Information about, and personal mementos of, the people who spend time together in this classroom
Students’ assignments displayed, but they are (a) suspiciously flawless, (b) only from “the best” students, or (c) virtually all alike
List of rules created by an adult and/or list of punitive consequences for misbehavior
Sticker (or star) chart — or other evidence that students are rewarded or ranked
Frequent hum of activity and ideas being exchanged
Frequent periods of silence
The teacher’s voice is the loudest or most often heard
LOCATION OF TEACHER
Typically working with students so it takes a few seconds to find her
Typically front and center
Respectful, genuine, warm
Controlling and imperious
Condescending and saccharine-sweet
STUDENTS’ REACTION TO VISITOR
Welcoming; eager to explain or demonstrate what they’re doing or to use visitor as a resource
Either unresponsive or hoping to be distracted from what they’re doing
Students often address one another directly
Emphasis on thoughtful exploration of complicated issues
Students ask questions at least as often as the teacher does
All exchanges involve (or are directed by) the teacher; students wait to be called on
Emphasis on facts and right answers
Students race to be first to answer teacher’s “Who can tell me…?” queries
Room overflowing with good books, art supplies, animals and plants, science apparatus; “sense of purposeful clutter”
Textbooks, worksheets, and other packaged instructional materials predominate; sense of enforced orderliness
Different activities often take place simultaneously
Activities frequently completed by pairs or groups of students
All students usually doing the same thing
When students aren’t listening to the teacher, they’re working alone
AROUND THE SCHOOL
Appealing atmosphere: a place where people would want to spend time
Students’ projects fill the hallways
Library well-stocked and comfortable
Bathrooms in good condition
Faculty lounge warm and inviting
Office staff welcoming toward visitors and students
Students helping in lunchroom, library, and with other school functions
Stark, institutional feel
Awards, trophies, and prizes displayed, suggesting an emphasis on triumph rather than community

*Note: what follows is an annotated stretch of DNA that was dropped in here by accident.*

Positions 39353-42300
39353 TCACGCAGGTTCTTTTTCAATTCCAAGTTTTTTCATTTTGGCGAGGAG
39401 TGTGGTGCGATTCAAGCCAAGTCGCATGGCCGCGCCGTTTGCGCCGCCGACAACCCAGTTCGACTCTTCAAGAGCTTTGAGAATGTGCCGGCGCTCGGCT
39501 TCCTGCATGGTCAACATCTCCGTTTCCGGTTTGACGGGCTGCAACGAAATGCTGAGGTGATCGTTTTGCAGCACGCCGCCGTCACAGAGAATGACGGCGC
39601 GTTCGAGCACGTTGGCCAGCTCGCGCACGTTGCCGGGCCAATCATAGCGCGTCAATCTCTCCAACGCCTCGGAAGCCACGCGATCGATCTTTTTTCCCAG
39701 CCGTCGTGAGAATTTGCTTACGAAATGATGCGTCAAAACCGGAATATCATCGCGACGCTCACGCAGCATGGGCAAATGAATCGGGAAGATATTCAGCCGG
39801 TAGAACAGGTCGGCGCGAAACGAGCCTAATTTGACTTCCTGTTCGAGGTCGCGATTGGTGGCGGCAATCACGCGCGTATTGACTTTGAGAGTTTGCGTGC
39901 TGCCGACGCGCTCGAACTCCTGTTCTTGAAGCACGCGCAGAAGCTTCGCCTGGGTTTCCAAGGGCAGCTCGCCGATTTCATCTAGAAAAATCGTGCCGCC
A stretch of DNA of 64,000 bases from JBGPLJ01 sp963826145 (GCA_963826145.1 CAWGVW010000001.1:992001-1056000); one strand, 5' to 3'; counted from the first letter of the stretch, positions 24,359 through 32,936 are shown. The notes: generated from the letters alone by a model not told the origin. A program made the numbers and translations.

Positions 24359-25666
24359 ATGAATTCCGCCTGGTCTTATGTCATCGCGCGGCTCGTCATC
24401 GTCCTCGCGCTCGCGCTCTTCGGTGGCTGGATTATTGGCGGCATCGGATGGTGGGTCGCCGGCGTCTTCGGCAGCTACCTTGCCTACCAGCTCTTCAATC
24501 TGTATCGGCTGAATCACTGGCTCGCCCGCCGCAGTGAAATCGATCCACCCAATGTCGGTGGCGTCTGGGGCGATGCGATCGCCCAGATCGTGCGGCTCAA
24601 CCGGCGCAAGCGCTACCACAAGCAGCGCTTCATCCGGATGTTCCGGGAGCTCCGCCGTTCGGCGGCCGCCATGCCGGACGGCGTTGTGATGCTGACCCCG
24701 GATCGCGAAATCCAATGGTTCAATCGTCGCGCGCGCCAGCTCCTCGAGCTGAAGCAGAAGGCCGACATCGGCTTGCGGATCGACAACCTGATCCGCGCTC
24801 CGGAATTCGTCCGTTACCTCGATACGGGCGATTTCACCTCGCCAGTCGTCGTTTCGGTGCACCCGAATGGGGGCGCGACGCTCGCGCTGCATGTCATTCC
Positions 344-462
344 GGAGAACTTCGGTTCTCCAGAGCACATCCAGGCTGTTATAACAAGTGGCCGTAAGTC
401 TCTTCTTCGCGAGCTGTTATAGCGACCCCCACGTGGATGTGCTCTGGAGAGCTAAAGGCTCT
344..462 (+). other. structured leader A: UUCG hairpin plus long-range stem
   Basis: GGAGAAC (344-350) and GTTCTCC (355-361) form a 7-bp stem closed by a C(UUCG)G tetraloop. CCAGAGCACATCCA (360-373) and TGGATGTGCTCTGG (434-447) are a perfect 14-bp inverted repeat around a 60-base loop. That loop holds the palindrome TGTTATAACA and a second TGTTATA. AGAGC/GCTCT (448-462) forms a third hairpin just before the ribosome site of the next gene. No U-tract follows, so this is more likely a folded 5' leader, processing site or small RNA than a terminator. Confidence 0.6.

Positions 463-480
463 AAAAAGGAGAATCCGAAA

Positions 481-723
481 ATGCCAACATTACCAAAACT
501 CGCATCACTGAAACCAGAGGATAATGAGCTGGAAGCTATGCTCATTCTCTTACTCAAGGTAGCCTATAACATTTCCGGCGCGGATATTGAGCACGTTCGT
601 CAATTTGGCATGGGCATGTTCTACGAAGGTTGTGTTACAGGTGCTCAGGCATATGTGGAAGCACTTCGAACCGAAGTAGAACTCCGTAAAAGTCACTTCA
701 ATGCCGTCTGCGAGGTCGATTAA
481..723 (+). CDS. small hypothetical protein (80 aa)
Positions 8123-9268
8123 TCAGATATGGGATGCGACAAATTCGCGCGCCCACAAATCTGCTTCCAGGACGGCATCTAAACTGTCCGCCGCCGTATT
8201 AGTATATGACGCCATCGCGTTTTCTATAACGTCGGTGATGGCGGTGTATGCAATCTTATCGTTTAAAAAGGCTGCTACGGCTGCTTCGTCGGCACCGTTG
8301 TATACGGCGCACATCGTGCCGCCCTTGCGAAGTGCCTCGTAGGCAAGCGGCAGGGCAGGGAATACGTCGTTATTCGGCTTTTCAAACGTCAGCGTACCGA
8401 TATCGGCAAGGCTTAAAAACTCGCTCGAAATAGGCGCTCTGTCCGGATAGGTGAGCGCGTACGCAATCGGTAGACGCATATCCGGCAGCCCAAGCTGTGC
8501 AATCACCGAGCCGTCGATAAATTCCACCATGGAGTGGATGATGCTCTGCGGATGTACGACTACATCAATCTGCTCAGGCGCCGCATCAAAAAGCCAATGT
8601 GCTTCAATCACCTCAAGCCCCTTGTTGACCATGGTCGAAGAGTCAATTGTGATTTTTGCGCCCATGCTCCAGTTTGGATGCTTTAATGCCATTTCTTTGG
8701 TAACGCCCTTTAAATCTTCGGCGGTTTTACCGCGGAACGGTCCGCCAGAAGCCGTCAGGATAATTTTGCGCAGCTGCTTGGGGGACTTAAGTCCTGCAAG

The beauty on the left is the server that will be used for the Linux Terminal Server (LTS) project and research that I will be working on this year. Click the image to retrieve the original specifications for the machine. It is old, there is no way around it, but will serve well as a test case for the potential deployment in areas that have extremely limited resources. It is a Pentium II 400 MHZ, not 4 gigahertz, but megahertz. It has decent hard drives and most likely I will be using RAID 1 for initial deployment.
Using the latest Ubuntu server release, 9.04, I am hopeful that the install goes smoothly on the older hardware. I have to retrieve a network card for use as a LTS, but Monday, 10/05/09 is my hopeful install date. Once installation is completed and I have configured it for initial research purposes we will try to have it hooked up to a live network.
On top of Ubuntu I will install Edubuntu, a very popular education package that includes lots of software that is useful in schools. The application list included with the Ibex release, I have yet to examine the new release, can be found here: http://www.edubuntu.org/applications/8.10. I am very curious to see how the server will handle the load of Xaos once I have clients connecting to the server. Xaos maps fractal images. In college I wrote the logic for a Mandelbrot fractal image drawing application and it consumed resources to say the least. I bet this program is written with efficiency in mind. If you are not familiar with fractal images, check this image out.
I am still formulating possible research goals, if you have ideas, post a comment.
Van Eijck, Michiel, Claxton, Nicholas Xumthoult. (2009). Rethinking the Notion of Technology in Education: Techno-Epistemology as a Feature Inherent to Human Praxis. Science Education. (93, 2), 218-232. doi: 10.1002/sce.20308
Summary: I honestly have a difficult time summarizing the authors work. It is a complex look at the interaction of science, technology, and epistemology. They define the two current camps in the technology education realm as, “Technology as a way of knowing, and Applied Science.” These two division have existed for quite some time. The authors work attempts to describe technology as dependent on one’s epistemological view of systems. They assert that technology can best be explained by a dialectical unit, Techno-Epistemology. To help the reader along they conduct a case-study of the Saanich first nation people’s reef net fishing practices.
Response: First off, a fascinating read. By using a Pacific NW Indian tribe as their case the authors had me hooked throughout the 15 page article. It is extremely well written and I was forced to pull out my dictionary a few times. I wish to highlight several key ideas I gleaned from the paper. The concept of Bricolage is quite interesting. The authors define it as,
“The usefulness of an artifact in the inherently dynamic sociocultural and material setting in which it is constructed rather than a certain predetermined and scientifically justified “truth” or “method” determines what is ultimately adopted as “good” technology.”
This of course occurs in many situations, for instance, chain-saws were “good” technology for capitalists, but poor for environmentalists. The perspective taken on technology is a critical factor that this paper examines. Recognizing the world view that tech is evaluated on is imperative. Page 223,
“…”all systems of knowledge about nature are embedded in the context of a cultural group; that all systems therefore are culture-laden; and that science (Western science) is the system of knowledge about nature that is predominant in Western culture” (Lewis & Aikenhead, 2001, p. 3).”
An intriguing article that makes one wonder about the way things are currently done.